• Opportunities to share the gospel with our students. Very few of them would consider Christ to be the Lord of their lives, and even fewer have heard of the way He loves them with His “Never Stopping, Never Giving Up, Unbreaking, Always and Forever Love” (The Jesus Storybook Bible). Pray that our students would be open to His Love and Truth. Pray that they would allow themselves to be swept off their feet by the sweet Savior Who has already come for them.
  • The Peace of Christ to reign in this city. Unless you’re weird like me and spend your free time reading graffiti on highway underpasses, it’s easy to miss the fact that there’s a thriving gang culture here in Denver. Due to a handful of recent events within a few local gangs, there has been a flare up of violence in our city. Pray that redemption and peace would prevail over retaliation. Pray for my students to have an iota of forethought and not get themselves involved in risky or violent situations.
  • Spiritual eyes for our staff to see what really matters. Sometimes that really, truly means English homework and sometimes that means setting aside our lesson plans and engaging in soul care instead of vocabulary lists. Pray that we, as a staff, would be loving, intentional, and wise in all of our interactions with our students.  

I’m eternally grateful for the love, prayers, and support you’ve covered me in these last few years as I’ve done life everywhere from the inner city of Denver to the very ends of the earth. As I seem to say at the beginning of every school year, I know the Lord is going to do miraculous, mind-boggling, earth shattering things this year. He has always been faithful to exceed even my biggest expectations for a school year and He has graciously called all of us to be a part of His plan.

Thank you in advance for joining in on what Jesus is doing in this beautiful city through prayer.

May the glory be to God– in the midst of the good, the bad, and the ugly of this school year.

xo,

Kace

How deep is Your love?

I took the summer “off” from writing. My reasoning was complicated:

1)  Most days I honestly didn’t have words to articulate the mixed bag of hope/ pain/ joy/ nausea/ excitement/ roller-coaster-y grief that my heart had become as I transitioned from Alaska to Iowa to Colorado to (and through) Asia and back again.

2) Traveling through 18 homes / hotels in 5 countries and 7 states in 2 1/2 months felt exactly like the run-on sentence that this is; it was exhausting. Plus, that much transition didn’t exactly lend to a stable internet connection or quiet writing space.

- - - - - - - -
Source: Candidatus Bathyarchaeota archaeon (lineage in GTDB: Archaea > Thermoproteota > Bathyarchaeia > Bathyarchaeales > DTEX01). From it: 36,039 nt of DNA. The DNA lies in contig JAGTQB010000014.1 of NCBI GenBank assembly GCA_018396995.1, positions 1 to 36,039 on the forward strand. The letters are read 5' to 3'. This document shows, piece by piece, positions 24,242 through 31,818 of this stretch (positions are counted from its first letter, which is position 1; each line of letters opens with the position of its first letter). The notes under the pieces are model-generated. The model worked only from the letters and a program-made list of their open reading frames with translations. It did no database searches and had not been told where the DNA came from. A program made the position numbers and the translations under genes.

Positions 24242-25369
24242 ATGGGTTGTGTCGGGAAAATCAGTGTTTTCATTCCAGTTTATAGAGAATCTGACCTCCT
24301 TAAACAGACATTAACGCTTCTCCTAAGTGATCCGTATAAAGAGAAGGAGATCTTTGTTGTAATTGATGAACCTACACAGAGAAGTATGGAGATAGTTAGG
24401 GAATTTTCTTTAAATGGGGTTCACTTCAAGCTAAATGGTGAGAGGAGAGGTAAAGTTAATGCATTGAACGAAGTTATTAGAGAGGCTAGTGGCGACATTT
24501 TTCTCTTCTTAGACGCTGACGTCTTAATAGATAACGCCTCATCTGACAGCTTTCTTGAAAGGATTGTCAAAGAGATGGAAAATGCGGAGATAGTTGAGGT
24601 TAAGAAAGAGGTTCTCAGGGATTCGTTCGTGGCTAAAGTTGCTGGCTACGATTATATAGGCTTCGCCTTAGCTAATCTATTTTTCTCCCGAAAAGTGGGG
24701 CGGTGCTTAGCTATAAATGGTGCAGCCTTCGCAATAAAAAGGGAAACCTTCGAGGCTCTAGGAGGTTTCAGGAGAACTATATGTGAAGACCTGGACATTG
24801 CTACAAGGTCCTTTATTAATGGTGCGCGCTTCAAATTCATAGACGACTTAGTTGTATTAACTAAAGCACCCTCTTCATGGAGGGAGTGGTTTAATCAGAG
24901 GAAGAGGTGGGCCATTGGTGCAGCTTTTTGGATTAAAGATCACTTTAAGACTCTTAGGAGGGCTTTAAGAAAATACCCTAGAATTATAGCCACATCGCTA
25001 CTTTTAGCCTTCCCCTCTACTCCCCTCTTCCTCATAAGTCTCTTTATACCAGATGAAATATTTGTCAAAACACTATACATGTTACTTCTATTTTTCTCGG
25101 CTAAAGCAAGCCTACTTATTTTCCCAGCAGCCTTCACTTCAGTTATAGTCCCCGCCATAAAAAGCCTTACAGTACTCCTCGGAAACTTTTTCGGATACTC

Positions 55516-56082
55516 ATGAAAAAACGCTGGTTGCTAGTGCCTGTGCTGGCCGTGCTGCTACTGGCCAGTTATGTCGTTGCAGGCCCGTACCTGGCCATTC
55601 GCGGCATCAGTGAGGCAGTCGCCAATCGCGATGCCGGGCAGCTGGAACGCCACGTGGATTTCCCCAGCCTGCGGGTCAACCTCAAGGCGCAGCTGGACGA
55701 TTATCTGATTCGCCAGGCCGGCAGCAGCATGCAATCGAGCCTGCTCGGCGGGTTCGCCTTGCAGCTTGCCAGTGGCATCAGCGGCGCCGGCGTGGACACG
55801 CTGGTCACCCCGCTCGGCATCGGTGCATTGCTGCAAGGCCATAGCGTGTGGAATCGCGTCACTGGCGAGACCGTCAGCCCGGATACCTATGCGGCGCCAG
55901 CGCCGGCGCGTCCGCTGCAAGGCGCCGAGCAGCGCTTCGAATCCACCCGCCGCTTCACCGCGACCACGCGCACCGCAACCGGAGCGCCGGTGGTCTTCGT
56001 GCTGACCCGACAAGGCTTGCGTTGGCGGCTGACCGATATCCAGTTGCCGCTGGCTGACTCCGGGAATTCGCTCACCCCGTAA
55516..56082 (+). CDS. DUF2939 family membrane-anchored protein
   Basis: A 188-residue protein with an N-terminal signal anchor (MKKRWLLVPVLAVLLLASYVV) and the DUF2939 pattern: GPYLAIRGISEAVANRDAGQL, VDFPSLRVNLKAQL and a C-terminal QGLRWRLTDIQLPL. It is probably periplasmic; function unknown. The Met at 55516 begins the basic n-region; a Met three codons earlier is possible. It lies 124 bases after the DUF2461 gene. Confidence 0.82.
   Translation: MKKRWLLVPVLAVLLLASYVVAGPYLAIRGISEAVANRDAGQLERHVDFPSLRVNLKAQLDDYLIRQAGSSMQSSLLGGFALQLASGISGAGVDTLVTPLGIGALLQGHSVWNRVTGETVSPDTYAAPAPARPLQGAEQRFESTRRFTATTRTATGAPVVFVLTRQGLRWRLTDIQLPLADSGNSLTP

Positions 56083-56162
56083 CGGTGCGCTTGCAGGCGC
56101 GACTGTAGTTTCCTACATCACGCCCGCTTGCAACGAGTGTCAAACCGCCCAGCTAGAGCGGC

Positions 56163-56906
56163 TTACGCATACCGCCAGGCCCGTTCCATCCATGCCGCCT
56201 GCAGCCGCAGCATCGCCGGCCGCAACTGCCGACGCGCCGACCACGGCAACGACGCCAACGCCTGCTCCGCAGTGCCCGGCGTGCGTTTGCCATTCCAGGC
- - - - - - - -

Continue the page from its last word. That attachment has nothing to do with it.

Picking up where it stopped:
3) And probably most intentionally, my absence from writing was due to the fact that I had the glorious opportunity to stop analyzing the world around me for a while and simply experience the Lord’s beauty in it first hand.

And experience it to the fullest, I did.

I now know what it’s like to run through knee deep flood waters in a Cambodian city late at night shouting, “We’re on a mission! We’re gonna die…” all while laughing hysterically. Our insane laughter was partially because we were being splashed by motos (barely) passing us with a foot margin and partially because I was nervous about stepping onto a downed power line in the murky water below me and electrocuting myself to death.

That night as lightening crackled in the sky overhead, I ran through the streets of Phnom Penh with my co-leader and one of our 16-year old students. Our student had heard the Lord ask him to donate his guitar and book of worship music to a college-age sister-in-Christ (whom he had met only once) so she could start a worship school in a country where only 1% of the population knows Christ; he was thrilled that the Lord had called him to partner with her endeavor and couldn’t even wait until morning to selflessly give up his prized possession.

We arrived at her apartment sopping wet that night and stood in the rain, throwing pebbles at her window, screaming, “Ravii! Ravii come to the window! It’s the Alaskans! Come down! We have a gift for you!” as though we were in a movie or something. Eventually she emerged from the front door and stood with her jaw dropped as my student presented her with the guitar and sheet music. “God is good,” were the only words she said. I stood back and smiled as she stared at the guitar in her hands, saying those words over and over and over again.

IMG_5909I now know the depth of laughter that can cross language barriers when you’ve been befriended by a tiny first grade Thai girl who has chosen you to color with her on the sidelines of her friends’ game of tag because her club foot doesn’t allow her to run. Conversely, I know how absolutely hopeless it feels to stare into her deep brown eyes and pray for her foot to be miraculously healed, only to see that God clearly has other plans for her. At least, for the time being.